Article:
Every Night Carry
You have chosen to carry concealed because you have decided as we all do, that our safety and the safety of our loved ones is our personal responsibility. You’ve chosen a gun, and you’ve chosen a quality holstering system that fits your needs. Carrying daily has become not only a habit but also a natural part of your everyday clothing choices. When you get home at night and get ready to unwind, what do you do with your gun?
So many people ask me in classes, “where’s the best place to store my gun when I get home?” Standard answer? “Same place you had it all day, on your body.”
People often think carrying at home is either being paranoid or simply odd. But if you think about it, criminals don’t punch a clock. The main reason we carry concealed is to protect ourselves and our loved ones because we know that police are at least 10 minutes away. And that begs the question, why would you lock up your gun simply because you’re home? The only time I take my gun off is to work out, shower or when I’m in bed. Even then, it’s very close by, holstered and accessible. Accessibility is always key. Fumbling around with a safe after being sound asleep, with the addition of a major adrenaline rush, may impede your ability to quickly access your gun.
Everyday carry is a topic covered often, but what about every night carry? The bed stand is another aspect of concealed carry that we often overlook. What’s next to your bed? Some suggestions are, of course, a good flashlight. You can get a relatively inexpensive 300 lumen light at a home improvement store for less than $25. It may not be what you’d carry in your pockets, but it’s job is to stay at the bedside.
Another thing that goes to the bedside right beside my holstered gun is my cell phone. In a critical home defense situation, being on the phone to 911 immediately, and keeping the line open with the dispatcher is beneficial for several reasons.
First, the call is recorded, so if you’ve done all the right things, such as shouting out to an intruder that you have 911 on the phone and that you have a gun and are willing use it to protect yourself, the recording will reflect that. Second, maintaining a dialogue with the dispatcher will get the best information to police arriving on the scene. (The last thing you want is to have police mistake you for the bad guy.) The cell phone allows you the wireless flexibility to move to a designated safe area unencumbered. And, there are no lines to cut on a cell phone.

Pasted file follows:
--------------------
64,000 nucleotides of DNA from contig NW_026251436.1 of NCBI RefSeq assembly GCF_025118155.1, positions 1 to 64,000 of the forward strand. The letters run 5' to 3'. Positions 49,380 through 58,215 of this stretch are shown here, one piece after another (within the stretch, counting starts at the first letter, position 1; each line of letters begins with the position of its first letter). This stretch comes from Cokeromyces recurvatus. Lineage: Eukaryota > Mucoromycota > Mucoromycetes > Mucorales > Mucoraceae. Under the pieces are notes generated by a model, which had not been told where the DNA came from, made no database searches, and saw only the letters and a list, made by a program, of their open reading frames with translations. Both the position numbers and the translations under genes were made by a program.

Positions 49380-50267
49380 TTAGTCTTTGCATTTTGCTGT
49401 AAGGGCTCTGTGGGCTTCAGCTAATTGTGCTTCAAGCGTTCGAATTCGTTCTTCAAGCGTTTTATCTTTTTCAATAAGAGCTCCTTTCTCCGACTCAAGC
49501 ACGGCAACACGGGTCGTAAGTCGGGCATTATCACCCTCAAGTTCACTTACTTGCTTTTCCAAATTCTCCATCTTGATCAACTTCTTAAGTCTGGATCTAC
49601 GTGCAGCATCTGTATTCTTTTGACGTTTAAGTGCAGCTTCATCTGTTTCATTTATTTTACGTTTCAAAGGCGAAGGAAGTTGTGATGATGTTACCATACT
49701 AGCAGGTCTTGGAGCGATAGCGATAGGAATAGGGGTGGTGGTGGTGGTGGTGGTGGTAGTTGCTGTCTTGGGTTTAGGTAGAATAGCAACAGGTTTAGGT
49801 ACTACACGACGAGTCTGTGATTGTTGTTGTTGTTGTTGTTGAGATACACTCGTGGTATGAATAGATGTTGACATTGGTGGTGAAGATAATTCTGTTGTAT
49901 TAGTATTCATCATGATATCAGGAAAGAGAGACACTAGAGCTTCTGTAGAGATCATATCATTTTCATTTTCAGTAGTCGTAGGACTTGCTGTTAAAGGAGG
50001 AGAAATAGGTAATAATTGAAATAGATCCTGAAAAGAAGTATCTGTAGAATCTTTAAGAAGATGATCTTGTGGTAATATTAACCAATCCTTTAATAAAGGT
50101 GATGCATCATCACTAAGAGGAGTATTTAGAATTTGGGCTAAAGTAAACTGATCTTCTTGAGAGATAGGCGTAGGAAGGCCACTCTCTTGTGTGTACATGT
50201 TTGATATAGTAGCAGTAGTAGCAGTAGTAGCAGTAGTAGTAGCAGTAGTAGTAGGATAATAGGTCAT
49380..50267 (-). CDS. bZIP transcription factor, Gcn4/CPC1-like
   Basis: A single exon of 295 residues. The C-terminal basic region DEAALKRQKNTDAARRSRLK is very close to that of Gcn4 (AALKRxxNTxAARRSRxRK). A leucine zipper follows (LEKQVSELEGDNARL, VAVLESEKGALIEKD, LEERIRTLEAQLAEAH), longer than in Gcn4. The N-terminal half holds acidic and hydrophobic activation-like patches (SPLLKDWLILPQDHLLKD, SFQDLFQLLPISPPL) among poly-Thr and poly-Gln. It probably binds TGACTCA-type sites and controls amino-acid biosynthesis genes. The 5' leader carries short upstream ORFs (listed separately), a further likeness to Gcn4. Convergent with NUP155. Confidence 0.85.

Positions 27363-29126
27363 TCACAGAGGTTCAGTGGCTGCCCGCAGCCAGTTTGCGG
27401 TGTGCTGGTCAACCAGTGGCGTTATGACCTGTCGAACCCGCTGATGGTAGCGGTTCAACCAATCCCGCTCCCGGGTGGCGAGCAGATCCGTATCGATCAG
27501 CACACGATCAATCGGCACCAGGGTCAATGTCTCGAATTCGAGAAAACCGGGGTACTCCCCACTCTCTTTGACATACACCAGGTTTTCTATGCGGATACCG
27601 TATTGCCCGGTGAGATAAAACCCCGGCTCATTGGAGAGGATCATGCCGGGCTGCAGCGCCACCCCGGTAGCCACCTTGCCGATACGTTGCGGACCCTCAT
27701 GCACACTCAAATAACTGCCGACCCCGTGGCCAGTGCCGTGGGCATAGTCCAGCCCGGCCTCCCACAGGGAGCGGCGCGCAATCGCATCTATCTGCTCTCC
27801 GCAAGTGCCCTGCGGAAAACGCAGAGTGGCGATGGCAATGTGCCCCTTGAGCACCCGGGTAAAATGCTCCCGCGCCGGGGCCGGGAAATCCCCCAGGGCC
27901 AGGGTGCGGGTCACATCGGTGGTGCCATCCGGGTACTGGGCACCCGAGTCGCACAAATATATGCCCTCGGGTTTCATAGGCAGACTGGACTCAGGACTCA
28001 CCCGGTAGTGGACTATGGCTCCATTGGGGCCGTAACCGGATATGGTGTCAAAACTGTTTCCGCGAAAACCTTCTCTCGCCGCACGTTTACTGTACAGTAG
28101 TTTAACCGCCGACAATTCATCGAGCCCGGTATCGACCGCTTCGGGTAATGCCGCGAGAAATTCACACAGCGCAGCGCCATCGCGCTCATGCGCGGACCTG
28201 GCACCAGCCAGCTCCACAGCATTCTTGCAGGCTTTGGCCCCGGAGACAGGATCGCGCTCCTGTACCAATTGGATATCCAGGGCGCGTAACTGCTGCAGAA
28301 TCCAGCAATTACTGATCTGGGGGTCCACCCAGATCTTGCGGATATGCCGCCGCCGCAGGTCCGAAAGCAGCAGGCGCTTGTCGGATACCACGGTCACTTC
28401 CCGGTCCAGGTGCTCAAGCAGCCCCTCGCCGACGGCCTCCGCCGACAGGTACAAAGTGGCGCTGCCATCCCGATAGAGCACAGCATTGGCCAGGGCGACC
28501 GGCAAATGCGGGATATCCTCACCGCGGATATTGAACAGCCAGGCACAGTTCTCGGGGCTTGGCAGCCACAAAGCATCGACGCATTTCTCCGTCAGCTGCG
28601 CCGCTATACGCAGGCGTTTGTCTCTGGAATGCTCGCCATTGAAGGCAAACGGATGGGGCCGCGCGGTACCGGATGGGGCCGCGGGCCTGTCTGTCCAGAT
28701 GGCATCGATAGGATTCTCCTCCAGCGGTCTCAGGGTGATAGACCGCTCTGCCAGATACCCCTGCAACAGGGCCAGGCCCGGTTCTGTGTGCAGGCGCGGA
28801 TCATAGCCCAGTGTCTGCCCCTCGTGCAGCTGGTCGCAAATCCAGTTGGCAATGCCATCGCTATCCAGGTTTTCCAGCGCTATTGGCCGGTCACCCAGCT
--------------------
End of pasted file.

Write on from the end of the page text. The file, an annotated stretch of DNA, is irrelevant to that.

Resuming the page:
Something you might want to consider is a small set of ear plugs. If you’ve ever fired a gun inside, you know just how loud it can be even with ear protection. I realize you aren’t going to want to take the time to stuff ear protection into your ears, nor would you want to have your hearing completely muted if someone is in your home, but even a cheap set of plugs partially put in the ears will go a long way in protecting your hearing if there is, indeed, indoor gunfire. Some people choose a suppressor for this reason.
Now, there are certainly many options besides your bedside stand, such as using the Tactical Walls products, to keep a long gun handy to the bed. If you haven’t seen them, they’re pretty cool items for storing guns covertly and have quick accessibility.
The most important part of being a concealed carrier is self-protection. Don’t let it be a 9-5 job, because your life and the lives of your loved ones is a 24-hour a day responsibility. Even at night.